July 17, 2018
“One day, she’ll be the ‘Queen of Dog Poop,’” said LeAnn Frost, motioning toward Julie Woodward, her wife of 14 years, outside a South Jersey mansion that didn't belong to them.
They were both about to hop into the passenger seat of their blue Subaru Forester on Thursday around noon. The ride doubles as a mobile billboard for All Dogs Poop, the pooch waste-removal company that the couple started 10 years ago. Woodward had just loaded the scooper, sanitized and bagged between visits, into the trunk.
Frost has long been the face of the operation, but over the course of two hours as the women made a four-stop loop in Haddonfield and Tavistock, the conversation veered away from what it's like to pick up other people’s dog poop to a contemplation of mortality.
That’s what happens just five months after being diagnosed with stage four lung cancer, a disease that’s already taken the non-smoker’s 42-year-old sister and 83-year-old father.
Instead of hiding behind fear of the inevitable, the vibrantly affable 54-year-old fends it off with an oral-chemotherapy regimen that can leave her exhausted, buoyed by the support of a loved-ones network that includes long-time customers.
Since she's come to grips with the reality of the situation, Frost wields a brand of dark humor that doesn't always agree with her wife, but to which she’s grown as accustomed as finishing her spouse's sentences for her.
“I’ve been called worse,” Woodward laughed of the title Frost says she’ll take when she can no longer lead a company that’s now able to sell franchises, employ roughly 10 part-time scoopers and maintain an intentionally pared-down customer base still some 300-strong.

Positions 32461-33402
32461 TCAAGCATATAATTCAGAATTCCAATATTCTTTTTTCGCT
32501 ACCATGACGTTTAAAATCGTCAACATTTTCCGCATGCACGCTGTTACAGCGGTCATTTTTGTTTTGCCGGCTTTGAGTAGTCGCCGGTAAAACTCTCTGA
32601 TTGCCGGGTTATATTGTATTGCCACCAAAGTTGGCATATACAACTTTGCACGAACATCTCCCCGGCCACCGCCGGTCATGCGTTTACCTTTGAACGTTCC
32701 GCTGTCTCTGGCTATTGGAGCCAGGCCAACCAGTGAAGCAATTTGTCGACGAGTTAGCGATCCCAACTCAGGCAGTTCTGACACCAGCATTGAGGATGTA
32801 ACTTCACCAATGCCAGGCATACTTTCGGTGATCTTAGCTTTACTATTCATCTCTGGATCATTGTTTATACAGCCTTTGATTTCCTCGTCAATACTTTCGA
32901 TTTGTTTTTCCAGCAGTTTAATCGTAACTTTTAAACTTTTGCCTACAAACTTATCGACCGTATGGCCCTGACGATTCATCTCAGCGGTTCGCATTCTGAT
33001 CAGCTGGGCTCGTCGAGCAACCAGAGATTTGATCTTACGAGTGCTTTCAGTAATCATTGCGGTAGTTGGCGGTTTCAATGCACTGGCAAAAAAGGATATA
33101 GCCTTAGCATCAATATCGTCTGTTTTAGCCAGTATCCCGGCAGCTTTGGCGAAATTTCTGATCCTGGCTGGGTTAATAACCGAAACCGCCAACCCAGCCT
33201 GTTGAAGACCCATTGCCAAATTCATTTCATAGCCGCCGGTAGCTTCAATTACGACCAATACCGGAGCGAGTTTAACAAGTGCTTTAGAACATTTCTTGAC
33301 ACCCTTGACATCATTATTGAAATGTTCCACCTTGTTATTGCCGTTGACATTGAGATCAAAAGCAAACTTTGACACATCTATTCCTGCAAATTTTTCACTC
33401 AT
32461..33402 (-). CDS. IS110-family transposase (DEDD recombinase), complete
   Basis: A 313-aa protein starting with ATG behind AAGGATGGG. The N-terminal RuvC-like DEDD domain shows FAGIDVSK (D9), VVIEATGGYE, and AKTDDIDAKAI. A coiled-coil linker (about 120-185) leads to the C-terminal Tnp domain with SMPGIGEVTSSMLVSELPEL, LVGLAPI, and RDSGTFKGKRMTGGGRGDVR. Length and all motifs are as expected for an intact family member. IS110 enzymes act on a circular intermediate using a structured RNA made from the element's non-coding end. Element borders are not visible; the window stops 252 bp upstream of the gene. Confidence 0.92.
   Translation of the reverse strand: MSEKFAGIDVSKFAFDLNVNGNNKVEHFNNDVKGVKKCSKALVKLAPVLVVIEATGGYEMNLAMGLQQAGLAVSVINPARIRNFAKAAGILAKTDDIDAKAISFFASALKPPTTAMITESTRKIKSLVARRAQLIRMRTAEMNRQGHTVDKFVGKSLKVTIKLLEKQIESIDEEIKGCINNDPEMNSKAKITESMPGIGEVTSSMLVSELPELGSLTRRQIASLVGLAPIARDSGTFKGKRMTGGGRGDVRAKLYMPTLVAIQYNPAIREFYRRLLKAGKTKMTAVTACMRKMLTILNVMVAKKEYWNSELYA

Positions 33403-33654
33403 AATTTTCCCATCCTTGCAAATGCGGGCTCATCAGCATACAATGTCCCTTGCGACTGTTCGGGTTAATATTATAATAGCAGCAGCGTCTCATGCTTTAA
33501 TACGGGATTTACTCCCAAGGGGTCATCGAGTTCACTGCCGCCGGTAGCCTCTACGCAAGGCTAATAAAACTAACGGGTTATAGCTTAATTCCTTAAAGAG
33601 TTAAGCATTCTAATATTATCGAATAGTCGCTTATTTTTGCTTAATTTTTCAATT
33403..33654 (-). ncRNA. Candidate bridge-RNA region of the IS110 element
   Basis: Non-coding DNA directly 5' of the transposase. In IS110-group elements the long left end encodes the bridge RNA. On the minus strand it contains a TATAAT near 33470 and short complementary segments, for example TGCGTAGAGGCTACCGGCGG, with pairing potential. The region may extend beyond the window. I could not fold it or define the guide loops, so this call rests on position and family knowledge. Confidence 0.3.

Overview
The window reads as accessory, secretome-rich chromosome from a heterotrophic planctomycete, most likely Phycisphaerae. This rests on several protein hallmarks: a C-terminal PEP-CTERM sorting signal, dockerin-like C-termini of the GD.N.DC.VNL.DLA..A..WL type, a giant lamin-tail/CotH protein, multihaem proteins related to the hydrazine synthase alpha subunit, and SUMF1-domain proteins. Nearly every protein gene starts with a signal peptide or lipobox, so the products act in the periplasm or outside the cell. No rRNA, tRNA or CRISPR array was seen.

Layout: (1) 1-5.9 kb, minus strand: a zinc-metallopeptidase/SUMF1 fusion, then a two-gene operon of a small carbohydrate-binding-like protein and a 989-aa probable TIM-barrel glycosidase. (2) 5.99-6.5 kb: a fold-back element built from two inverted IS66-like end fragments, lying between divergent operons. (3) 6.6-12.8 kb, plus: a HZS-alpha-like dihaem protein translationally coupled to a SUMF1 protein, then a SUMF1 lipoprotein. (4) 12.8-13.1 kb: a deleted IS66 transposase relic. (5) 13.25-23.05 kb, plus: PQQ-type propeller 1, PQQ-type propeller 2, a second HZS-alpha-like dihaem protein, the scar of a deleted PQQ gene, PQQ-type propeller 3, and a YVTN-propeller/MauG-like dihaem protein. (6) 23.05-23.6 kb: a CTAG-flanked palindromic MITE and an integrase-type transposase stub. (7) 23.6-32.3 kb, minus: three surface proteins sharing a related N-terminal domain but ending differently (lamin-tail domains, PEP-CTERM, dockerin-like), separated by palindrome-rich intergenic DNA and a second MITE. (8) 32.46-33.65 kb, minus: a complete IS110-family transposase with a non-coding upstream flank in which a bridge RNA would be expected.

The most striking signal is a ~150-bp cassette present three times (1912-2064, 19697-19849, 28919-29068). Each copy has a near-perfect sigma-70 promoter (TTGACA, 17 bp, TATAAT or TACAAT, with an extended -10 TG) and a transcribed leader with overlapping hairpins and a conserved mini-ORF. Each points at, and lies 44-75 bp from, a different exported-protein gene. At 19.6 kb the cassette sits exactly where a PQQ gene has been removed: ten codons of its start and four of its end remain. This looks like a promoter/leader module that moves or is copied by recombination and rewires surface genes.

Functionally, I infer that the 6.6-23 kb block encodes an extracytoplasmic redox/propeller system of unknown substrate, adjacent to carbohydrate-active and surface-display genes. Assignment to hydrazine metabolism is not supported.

On this day, Frost isn’t scooping. She doesn't do that much anymore.
“She would wrap me in bubble wrap if she could,” Frost said of Woodward, who probably would.
Holding a route sheet that included estimated poop piles by stop, she made sure to see all the dogs, at least the ones that were home. She has a story about each one; they're loving and quirky. One refused to take a walk unless you drove him somewhere else to do so.
Woodward scooped up about a dozen piles left in a Haddonfield backyard courtesy of an English Bulldog named Auggie, who was down the shore. Frost got to talking about the former canine resident. RIP, Sammy Knuckles.
“I was getting more and more frustrated about how I was being treated when I compared it to how I like to treat others. There were many days when I’d get home and just say, ‘I’ll quit and walk dogs. I’ll quit and walk dogs.'” – LeAnn Frost